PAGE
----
Thursday, June 29, 2017

A Plastid Protein That Evolved from Ubiquitin and Is Required for Apicoplast Protein Import in Toxoplasma gondii

2017 Jun 27;8(3). pii: e00950-17. doi: 10.1128/mBio.00950-17.

Apicomplexan parasites cause a variety of important infectious diseases, including malaria, toxoplasma encephalitis, and severe diarrhea due to Cryptosporidium Most apicomplexans depend on an organelle called the apicoplast which is derived from a red algal endosymbiont. The apicoplast is essential for the parasite as the compartment of fatty acid, heme, and isoprenoid biosynthesis. The majority of the approximate 500 apicoplast proteins are nucleus encoded and have to be imported across the four membranes that surround the apicoplast. Import across the second outermost membrane of the apicoplast, the periplastid membrane, depends on an apicoplast-specific endoplasmic reticulum-associated protein degradation (ERAD) complex and on enzymes of the associated ubiquitination cascade. However, identification of an apicoplast ubiquitin associated with this machinery has long been elusive. Here we identify a plastid ubiquitin-like protein (PUBL), an apicoplast protein that is derived from a ubiquitin ancestor but that has significantly changed in its primary sequence. PUBL is distinct from known ubiquitin-like proteins, and phylogenomic analyses suggest a clade specific to apicomplexans. We demonstrate that PUBL and the AAA ATPase CDC48AP both act to translocate apicoplast proteins across the periplastid membrane during protein import. Conditional null mutants and genetic complementation show that both proteins are critical for this process and for parasite survival. PUBL residues homologous to those that are required for ubiquitin conjugation onto target proteins are essential for this function, while those required for polyubiquitination and preprotein processing are dispensable. Our experiments provide a mechanistic understanding of the molecular machinery that drives protein import across the membranes of the apicoplast.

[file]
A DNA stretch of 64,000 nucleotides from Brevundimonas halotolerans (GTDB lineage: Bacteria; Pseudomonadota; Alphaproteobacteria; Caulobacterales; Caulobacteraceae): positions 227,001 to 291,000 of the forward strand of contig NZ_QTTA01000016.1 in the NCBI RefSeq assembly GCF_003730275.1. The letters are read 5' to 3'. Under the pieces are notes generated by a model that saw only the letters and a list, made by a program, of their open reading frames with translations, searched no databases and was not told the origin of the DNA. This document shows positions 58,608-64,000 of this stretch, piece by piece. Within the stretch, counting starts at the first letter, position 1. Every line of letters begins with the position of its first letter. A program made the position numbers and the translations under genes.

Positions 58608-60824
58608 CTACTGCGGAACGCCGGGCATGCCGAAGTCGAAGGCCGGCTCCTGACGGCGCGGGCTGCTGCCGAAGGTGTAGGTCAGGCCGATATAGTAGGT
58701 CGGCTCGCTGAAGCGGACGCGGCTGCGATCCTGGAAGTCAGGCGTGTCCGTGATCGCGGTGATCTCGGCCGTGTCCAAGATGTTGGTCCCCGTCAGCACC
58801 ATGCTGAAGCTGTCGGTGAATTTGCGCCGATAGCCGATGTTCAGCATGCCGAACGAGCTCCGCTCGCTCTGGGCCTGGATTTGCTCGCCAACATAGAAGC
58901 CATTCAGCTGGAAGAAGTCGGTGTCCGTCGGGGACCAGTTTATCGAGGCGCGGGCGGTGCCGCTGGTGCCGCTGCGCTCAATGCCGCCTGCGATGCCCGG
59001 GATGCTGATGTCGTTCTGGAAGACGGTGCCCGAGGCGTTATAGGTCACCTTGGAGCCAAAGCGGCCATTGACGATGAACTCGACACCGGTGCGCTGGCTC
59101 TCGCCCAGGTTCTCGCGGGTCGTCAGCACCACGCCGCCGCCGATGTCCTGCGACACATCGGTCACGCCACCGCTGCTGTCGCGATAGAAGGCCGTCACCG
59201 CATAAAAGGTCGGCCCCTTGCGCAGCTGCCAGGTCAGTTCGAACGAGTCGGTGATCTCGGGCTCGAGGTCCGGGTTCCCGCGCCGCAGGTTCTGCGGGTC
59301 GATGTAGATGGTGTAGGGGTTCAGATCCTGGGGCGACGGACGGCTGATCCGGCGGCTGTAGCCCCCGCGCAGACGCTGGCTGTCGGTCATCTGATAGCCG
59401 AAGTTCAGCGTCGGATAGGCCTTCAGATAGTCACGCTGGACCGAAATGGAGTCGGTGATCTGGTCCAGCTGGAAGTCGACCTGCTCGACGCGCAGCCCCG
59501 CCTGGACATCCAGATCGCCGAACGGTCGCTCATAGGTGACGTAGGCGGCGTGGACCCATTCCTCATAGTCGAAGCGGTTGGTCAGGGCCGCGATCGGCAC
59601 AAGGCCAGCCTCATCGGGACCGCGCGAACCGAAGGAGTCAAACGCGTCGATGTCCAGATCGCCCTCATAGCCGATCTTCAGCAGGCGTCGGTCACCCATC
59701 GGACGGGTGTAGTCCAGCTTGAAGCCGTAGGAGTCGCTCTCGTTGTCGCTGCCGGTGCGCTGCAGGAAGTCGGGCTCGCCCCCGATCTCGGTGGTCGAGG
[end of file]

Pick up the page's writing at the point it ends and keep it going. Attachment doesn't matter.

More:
IMPORTANCE Apicomplexan parasites are responsible for important human diseases. There are no effective vaccines for use in humans, and drug treatment faces multiple challenges, including emerging resistance, lack of efficacy across the lifecycle, and adverse drug effects. The apicoplast is a promising target for novel treatments: this chloroplast-like organelle is derived from an algal symbiont, is absent from the host, and is essential for parasite growth and pathogenesis. We use Toxoplasma gondii as a model to study the apicoplast due to its strong genetic tools and established functional assays. We identify a plastid ubiquitin-like protein (PUBL) which is a novel ubiquitin-like protein and demonstrate its importance and that of the motor protein CDC48AP for apicoplast protein import. These findings broaden our understanding of the evolution and mechanistic workings of a unique parasite organelle and may lead to new opportunities for treatments against important human pathogens.


Toxoplasma; apicomplexan parasites; apicoplast; chloroplast; organelle protein import; ubiquitin

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